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Nature of Maalula, note the rock styles and shapes:
St. Serge and Bacchus church:
Ma`loula (Arabic معلولة: from the Aramaic word ܡܥܠܐ, ma`lā, meaning ‘entrance’) is a village in Syria. With two other nearby villages, is the only place where the western dialect of Aramaic is spoken (see Western Neo-Aramaic). It is a mainly Christian village (Melkite) located 56 km to the northeast of Damascus and built into the rugged mountainside, at an altitude of more than 1500 meters. As of 2005, the village has a population of 2,000.
There are two important monasteries in Ma`loula: Mar Sarkis and Mar Taqla. The Mar Sarkis monastery was built in the 4th century on the remains of a pagan temple, designed on the model of martyries, which have a simple, plain appearance. It was named after St. Sarkis (St. Sergius), a Roman soldier who was executed for his Christian beliefs. This monastery still maintains its solemn historical character. Mar Taqla monastery holds the remains of St. Taqla (Thecla); daughter of one of Seleucid princes, and pupil of St. Paul. According to legend, in the 1st century C.E, St. Taqla was being pursued by soldiers of her father to capture her because of her Christian faith. She came upon a mountain, and after praying, the mountain split open and let her escape through. The village gets its name from this gap or entrance in the mountain. However, there are many variations to this story among the residents of Ma`loula.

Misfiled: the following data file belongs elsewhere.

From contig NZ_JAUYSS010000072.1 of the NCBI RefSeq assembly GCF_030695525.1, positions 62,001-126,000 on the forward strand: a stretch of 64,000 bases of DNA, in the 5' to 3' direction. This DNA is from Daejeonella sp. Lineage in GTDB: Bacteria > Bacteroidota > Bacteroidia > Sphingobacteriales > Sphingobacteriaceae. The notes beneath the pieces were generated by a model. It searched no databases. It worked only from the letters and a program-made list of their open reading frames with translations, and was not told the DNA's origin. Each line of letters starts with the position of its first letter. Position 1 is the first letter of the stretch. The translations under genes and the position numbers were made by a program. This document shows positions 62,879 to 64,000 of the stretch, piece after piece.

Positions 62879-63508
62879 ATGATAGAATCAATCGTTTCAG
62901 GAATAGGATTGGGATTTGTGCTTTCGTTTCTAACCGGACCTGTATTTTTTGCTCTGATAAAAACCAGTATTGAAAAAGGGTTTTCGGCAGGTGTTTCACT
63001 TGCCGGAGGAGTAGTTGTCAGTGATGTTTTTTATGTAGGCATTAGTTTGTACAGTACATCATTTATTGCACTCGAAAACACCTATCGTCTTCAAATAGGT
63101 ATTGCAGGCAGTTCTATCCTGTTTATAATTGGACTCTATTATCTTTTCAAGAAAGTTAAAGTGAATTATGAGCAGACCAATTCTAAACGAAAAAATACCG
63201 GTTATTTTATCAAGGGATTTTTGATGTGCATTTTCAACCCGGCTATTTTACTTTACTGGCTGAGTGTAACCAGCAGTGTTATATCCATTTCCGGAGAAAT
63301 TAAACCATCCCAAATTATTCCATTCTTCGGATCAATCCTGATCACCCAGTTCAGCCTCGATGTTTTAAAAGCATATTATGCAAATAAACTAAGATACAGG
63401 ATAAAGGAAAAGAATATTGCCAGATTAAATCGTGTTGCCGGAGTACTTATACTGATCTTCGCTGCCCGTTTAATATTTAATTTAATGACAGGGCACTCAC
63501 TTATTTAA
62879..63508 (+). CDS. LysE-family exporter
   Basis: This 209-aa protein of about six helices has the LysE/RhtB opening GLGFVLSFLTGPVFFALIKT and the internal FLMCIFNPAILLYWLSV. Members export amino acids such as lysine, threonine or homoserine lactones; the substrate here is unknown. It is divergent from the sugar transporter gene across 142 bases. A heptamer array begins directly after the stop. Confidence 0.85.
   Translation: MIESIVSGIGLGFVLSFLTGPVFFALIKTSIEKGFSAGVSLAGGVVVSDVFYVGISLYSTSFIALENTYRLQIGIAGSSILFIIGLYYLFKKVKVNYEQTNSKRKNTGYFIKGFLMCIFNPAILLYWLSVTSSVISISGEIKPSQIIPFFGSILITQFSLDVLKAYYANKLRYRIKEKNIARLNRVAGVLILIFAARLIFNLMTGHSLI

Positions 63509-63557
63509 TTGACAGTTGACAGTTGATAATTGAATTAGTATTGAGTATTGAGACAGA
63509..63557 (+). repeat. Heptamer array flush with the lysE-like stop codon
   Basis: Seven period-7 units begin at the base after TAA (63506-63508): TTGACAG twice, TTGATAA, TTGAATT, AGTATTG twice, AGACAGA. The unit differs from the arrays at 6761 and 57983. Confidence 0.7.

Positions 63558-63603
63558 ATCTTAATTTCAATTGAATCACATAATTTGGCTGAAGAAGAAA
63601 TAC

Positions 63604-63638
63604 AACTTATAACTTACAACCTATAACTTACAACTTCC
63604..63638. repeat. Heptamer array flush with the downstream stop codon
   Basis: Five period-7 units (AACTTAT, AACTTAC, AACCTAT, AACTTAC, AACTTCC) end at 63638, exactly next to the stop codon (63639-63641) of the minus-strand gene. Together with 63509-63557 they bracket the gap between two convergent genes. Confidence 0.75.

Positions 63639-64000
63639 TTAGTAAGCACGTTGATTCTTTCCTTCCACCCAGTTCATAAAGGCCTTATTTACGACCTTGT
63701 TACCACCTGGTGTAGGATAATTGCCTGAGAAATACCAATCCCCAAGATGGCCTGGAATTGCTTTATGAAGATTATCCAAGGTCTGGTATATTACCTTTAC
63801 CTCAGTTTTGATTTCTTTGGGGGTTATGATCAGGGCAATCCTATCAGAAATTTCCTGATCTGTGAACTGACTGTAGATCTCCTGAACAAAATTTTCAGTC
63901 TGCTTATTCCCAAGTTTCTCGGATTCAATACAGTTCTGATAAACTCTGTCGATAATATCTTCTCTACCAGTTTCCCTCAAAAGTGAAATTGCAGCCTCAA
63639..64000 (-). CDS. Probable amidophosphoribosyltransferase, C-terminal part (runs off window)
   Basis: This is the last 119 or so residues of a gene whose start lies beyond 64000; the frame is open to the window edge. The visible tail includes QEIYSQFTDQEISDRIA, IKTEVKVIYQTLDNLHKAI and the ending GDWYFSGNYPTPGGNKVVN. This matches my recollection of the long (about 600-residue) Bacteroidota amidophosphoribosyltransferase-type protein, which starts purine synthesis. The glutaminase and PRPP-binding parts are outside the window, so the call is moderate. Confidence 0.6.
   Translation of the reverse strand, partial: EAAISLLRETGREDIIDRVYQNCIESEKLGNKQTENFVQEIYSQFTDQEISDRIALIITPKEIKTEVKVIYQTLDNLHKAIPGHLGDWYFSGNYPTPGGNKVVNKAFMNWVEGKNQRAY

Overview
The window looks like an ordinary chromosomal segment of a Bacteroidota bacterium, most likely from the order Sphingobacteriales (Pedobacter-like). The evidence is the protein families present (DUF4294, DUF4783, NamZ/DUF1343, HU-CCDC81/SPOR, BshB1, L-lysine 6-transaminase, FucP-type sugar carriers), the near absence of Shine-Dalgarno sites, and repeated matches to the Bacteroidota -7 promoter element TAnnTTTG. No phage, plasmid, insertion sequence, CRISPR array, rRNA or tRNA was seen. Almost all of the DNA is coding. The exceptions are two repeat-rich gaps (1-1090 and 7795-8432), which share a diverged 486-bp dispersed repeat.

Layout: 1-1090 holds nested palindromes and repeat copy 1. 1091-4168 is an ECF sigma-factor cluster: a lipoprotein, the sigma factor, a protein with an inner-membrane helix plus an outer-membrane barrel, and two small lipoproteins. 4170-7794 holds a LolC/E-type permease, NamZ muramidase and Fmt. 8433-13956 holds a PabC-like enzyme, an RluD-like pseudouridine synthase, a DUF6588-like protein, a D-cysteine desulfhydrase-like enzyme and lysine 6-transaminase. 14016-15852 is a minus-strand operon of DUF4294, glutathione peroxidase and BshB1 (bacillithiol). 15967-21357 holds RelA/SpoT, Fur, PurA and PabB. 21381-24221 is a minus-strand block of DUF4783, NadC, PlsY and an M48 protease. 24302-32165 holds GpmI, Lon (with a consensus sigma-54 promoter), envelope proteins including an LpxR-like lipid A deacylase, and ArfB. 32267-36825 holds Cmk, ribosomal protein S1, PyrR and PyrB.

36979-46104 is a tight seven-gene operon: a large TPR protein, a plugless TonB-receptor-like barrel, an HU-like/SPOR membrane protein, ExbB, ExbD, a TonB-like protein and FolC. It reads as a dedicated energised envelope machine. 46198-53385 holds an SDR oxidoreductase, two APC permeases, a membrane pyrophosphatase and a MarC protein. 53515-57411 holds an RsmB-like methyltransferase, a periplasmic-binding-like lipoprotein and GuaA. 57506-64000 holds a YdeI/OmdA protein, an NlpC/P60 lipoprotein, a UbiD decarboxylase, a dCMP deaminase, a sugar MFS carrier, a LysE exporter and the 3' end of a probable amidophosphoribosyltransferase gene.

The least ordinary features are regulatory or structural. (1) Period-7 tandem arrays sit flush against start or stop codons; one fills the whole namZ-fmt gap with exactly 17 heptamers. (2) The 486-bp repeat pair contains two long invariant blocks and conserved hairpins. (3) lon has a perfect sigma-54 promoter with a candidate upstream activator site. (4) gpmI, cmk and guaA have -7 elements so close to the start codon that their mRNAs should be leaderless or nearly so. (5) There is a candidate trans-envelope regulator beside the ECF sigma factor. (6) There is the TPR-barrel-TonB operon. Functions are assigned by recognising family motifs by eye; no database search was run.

There are also the remains of numerous monasteries, convents, churches, shrines and sanctuaries. There are some that lie in ruins, while others continue to stand, defying age. Many pilgrims come to Ma`loula, both Muslim and Christian, and they go there to gain blessings and make offerings.
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